Amano shrimp

Similarities between the Amano and Ghost Shrimp

Similar in size

Both species have small body sizes. It is between 1.5 inches to 2 inches. In both species, the male shrimps are slightly smaller than the female shrimp.

Similar diet

Both Amano shrimp and Ghost shrimp are omnivorous, and their dietary patterns are similar. They feed on algae, plant matter, and animal matter.

Similar behavior

Amino shrimp vs G shrimp have quite peaceful behaviors, and they try to hide in the tank’s plants. Thus, planted fish tanks are ideal for these species. They come out from the plants’ habitat when they feel safe.

Breeding behavior

Adult shrimps of both species showed the same behavior when breeding time started. They are very active in the breeding period, and adult males and females chase each other.

Amano Shrimp vs. Ghost Shrimps Tank and Water Requirements

Ghost Shrimp (Palaemonetes paludosus)

Amano Shrimp

Space requirement:

Ghost shrimp can survive in a 10-gallon fish tank with one tank mate. They are hard crustaceans that can survive in changing water conditions.

Water quality requirement:

Ghost shrimps commonly live at the bottom of the tank, with low currents. They prefer light water flow.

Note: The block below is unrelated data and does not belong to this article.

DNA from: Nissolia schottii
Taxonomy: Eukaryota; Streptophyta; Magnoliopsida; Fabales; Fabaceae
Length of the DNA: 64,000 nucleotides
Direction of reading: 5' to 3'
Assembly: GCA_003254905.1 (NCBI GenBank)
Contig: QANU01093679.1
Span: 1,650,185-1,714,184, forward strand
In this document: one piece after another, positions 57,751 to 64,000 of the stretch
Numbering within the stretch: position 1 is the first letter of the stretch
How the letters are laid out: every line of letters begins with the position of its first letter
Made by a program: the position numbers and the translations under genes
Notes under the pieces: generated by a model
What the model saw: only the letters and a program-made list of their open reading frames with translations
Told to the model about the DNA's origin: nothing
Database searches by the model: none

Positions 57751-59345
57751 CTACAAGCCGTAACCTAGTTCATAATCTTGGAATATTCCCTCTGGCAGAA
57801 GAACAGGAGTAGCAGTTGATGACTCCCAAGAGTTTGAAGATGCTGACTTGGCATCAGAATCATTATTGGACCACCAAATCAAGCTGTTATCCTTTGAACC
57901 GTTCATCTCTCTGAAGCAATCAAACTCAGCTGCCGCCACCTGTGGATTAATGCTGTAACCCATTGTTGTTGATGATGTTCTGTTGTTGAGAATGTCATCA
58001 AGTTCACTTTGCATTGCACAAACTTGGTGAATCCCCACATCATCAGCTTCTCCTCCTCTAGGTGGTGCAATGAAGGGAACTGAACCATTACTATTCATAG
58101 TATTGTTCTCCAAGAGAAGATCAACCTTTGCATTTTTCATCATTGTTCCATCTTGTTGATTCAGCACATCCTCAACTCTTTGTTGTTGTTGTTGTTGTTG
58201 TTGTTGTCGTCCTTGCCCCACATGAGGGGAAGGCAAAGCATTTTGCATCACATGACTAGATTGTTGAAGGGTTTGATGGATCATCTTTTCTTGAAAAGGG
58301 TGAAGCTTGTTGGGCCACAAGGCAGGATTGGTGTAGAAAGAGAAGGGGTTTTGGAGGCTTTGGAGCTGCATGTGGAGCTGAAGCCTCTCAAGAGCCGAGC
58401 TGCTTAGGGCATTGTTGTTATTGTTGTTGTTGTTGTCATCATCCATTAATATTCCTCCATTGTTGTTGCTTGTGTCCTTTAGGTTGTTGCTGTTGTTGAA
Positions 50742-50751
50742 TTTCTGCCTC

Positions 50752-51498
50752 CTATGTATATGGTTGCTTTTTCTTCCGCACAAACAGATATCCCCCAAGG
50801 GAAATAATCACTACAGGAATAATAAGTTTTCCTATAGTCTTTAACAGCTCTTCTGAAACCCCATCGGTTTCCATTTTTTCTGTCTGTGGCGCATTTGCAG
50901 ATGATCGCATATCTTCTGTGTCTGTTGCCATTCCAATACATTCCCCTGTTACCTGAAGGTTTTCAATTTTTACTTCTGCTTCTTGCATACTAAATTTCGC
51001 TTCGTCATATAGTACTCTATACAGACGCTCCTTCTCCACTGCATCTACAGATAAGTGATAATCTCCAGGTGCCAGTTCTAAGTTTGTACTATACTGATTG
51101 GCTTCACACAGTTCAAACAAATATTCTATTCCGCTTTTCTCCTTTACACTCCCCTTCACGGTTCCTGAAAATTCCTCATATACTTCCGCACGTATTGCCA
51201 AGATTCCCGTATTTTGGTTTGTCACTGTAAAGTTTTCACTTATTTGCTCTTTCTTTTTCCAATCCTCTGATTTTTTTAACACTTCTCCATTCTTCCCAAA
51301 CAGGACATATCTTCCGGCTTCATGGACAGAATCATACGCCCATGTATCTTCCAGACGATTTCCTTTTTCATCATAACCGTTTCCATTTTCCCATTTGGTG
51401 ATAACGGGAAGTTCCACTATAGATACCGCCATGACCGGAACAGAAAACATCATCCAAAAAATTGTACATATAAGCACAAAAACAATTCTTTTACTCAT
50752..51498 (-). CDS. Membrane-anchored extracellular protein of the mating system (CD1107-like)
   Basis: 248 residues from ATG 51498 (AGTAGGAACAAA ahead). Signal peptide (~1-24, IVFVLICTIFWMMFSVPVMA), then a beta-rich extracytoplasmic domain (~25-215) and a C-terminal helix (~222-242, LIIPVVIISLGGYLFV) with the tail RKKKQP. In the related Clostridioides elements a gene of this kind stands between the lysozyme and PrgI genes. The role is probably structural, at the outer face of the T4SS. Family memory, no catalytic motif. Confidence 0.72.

Therefore, you can use an air pump or filter to maintain light water flow. Ghost shrimp get stressed by the high level of nitrate, nitrite, and ammonia compounds.

The nitrate, nitrite, and ammonia levels of the fish tanks should be maintained at a low level. Thus, you should use a suitable filter to overcome these issues.

Substrate requirement:

They explore sandy bottom substrate for foods because they are bottom feeders. The antenna on the Ghost shrimp’s face may get damaged when they rub the hard surfaces. Hence, you should add a fine-grain substrate to the tank bottom.

Tank Habitat:

They prefer fish tanks that have lots of hiding places. In an aquarium, they inhabit rocks, logs, and plants to hide from predators. . The ideal temperature is 33 °C to 50 °C to grow healthy shrimp in your aquarium.

Read How often do ghost shrimp shed/molt? 10 things must know
Related: Cherry Shrimp Babies Care | List of Things You Should Consider |

The pH level of water:

They prefer water that has a pH level of around 7 – 8.

Amano Shrimp

Amano shrimp
Amano shrimp

Space requirement:

Amano shrimp requires a 20-gallon fish tank to grow.

Water quality requirement: